In the past two years, I've interacted with thousands of tables, exchanged stories and spilled a few drinks. I've been yelled at, preached to and ripped off. I've learned a lot about practicing patience and human nature.
But still some people are unaware of the fundamental elements of restaurant operation. I've compiled a list of pointers to keep in mind when visiting any restaurant, and especially if I'm your server.
- It is standard to tip 15-20% of your bill unless something goes horribly wrong. Even satisfactory service should receive this amount. If your server goes above and beyond or there are more than six people in your party, leave more. Keep in mind that (at least in Texas), servers make $2.13 an hour and tip-out our bar and bus staff.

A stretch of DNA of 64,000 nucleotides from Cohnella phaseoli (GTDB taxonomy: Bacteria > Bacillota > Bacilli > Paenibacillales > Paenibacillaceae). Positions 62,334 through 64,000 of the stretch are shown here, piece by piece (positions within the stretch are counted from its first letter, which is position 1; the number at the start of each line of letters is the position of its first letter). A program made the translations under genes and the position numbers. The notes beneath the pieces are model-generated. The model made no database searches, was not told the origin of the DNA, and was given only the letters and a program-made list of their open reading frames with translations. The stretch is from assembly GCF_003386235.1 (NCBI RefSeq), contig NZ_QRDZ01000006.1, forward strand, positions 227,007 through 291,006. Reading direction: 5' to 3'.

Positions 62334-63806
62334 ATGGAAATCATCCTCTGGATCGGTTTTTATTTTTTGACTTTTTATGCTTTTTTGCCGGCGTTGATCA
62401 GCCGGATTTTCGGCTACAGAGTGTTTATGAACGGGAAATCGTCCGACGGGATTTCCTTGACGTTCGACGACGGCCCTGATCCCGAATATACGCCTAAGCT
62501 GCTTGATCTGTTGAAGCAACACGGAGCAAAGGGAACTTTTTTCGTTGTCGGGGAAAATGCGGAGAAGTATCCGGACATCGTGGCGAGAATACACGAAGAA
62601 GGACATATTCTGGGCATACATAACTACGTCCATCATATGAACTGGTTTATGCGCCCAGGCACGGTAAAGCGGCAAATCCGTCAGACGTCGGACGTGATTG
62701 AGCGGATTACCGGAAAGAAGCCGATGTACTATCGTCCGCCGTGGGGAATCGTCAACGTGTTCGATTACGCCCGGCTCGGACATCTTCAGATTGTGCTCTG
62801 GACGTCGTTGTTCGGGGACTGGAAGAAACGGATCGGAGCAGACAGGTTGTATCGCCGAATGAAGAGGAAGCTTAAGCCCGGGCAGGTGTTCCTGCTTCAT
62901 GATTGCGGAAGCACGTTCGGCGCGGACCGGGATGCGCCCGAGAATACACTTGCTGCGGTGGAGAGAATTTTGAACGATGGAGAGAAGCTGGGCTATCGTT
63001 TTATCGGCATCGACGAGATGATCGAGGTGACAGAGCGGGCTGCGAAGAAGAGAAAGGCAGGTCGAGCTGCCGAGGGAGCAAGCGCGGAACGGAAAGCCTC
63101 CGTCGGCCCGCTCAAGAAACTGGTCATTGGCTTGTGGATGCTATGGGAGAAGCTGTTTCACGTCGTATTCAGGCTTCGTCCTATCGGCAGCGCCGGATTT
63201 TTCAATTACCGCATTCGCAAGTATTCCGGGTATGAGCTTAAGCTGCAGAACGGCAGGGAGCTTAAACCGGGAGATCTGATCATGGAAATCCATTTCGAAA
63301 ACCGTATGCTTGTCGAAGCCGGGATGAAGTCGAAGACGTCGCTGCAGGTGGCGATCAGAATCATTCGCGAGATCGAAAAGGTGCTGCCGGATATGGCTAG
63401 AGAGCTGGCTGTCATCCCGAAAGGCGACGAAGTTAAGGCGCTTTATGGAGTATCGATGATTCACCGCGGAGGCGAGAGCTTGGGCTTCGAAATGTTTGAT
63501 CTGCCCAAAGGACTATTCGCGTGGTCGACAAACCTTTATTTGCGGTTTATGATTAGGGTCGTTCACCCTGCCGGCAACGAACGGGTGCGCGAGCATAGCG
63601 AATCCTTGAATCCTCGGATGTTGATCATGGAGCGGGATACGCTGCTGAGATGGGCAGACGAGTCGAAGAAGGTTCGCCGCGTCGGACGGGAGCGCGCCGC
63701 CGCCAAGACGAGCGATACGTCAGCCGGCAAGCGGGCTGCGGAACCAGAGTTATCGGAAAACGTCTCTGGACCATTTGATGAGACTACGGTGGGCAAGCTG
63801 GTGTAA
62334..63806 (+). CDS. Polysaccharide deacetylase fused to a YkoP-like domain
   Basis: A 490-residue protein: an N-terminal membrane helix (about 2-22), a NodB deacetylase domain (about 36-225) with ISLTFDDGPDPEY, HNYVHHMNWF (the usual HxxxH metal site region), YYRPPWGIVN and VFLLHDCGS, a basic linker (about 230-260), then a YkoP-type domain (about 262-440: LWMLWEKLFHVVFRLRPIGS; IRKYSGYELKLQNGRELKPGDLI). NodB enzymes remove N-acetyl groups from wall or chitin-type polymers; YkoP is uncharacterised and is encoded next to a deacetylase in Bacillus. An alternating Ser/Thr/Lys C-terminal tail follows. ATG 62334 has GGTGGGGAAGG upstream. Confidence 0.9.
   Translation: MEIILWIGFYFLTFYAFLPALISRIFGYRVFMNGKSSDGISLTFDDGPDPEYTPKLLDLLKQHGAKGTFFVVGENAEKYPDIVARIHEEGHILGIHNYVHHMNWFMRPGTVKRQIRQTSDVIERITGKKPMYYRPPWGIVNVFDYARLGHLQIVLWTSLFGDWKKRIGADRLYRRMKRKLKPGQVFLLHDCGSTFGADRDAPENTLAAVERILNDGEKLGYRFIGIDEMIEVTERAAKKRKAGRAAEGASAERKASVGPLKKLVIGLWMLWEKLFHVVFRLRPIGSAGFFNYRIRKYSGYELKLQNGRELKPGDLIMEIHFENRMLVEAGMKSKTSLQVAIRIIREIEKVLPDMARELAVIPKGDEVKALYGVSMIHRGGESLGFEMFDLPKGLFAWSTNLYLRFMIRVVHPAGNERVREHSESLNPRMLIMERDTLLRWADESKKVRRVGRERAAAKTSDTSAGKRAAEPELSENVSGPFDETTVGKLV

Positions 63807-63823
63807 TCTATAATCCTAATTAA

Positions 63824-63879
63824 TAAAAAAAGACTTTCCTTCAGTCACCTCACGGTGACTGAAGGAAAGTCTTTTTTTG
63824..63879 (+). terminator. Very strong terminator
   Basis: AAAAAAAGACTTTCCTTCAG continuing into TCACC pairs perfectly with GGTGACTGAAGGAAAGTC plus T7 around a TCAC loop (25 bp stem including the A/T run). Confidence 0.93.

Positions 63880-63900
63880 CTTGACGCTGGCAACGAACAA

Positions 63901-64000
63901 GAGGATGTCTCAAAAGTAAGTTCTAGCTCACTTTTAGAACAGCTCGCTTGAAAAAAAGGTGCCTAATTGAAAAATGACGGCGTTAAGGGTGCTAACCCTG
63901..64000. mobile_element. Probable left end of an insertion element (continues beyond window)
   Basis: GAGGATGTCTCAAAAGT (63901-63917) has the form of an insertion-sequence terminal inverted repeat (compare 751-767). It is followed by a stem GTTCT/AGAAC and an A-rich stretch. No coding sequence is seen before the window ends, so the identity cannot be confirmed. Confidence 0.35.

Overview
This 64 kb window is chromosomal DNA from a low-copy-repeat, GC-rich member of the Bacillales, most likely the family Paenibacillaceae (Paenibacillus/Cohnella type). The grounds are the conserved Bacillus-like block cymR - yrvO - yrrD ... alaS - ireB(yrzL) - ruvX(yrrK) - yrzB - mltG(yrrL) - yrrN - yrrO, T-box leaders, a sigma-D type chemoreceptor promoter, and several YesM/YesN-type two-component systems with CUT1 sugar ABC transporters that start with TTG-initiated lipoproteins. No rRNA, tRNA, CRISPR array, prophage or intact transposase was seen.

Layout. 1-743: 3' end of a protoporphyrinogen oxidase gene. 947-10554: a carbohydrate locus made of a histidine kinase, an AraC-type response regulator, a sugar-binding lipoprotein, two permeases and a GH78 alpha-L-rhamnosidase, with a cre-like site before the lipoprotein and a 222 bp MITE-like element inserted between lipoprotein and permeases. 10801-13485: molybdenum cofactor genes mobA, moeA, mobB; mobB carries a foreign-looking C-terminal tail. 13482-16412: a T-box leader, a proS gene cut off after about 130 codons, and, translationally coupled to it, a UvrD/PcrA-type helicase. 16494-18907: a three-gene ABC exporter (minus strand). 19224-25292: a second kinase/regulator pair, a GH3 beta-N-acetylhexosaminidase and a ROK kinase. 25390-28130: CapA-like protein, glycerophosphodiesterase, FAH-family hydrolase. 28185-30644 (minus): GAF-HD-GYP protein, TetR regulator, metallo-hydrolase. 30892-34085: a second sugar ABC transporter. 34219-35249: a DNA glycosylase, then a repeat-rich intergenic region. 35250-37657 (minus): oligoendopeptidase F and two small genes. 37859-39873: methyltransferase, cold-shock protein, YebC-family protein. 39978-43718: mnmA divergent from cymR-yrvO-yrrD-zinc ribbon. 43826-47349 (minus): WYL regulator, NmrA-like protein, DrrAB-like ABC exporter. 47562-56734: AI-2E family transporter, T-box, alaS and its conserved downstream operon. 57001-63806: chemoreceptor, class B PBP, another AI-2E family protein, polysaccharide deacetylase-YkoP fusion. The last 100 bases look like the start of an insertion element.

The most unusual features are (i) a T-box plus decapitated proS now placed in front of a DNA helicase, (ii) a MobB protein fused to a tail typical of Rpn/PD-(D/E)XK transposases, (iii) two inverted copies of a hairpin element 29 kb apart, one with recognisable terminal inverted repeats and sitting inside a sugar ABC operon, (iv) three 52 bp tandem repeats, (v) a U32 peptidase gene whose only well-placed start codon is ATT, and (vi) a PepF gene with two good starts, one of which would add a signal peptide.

- You are probably not the only person in the restaurant. Yes, you might be in a hurry or think you're more important than anything else, but there are in fact other priorities. Don't ever wait forty minutes for a refill, but be patient and always use your manners.
- Servers are people, too. People have bad days. Indeed it is our job to maintain a cheerful disposition, but briefly forgetting the side of ranch is not just cause to leave a giant zero on the tip line of your credit card receipt.
- Try to keep a mental inventory of items you need or will need shortly. This will not only save you time, but also prevent the server from making six trips to the kitchen for items that could have been brought out all at once.
- If something is wrong, please politely speak up and help the server make it right. After all, you are paying for this dining experience and everyone involved wants you to be happy.
These guidelines are simple and revolve around common sense. Waiting tables builds character. Every job has it's perks (discounted food) and downfalls (bad tippers), but working in a restaurant is a unique experience. I certainly don't aspire to work at Olive Garden for another two years, but my time spent there so far has been rewarding.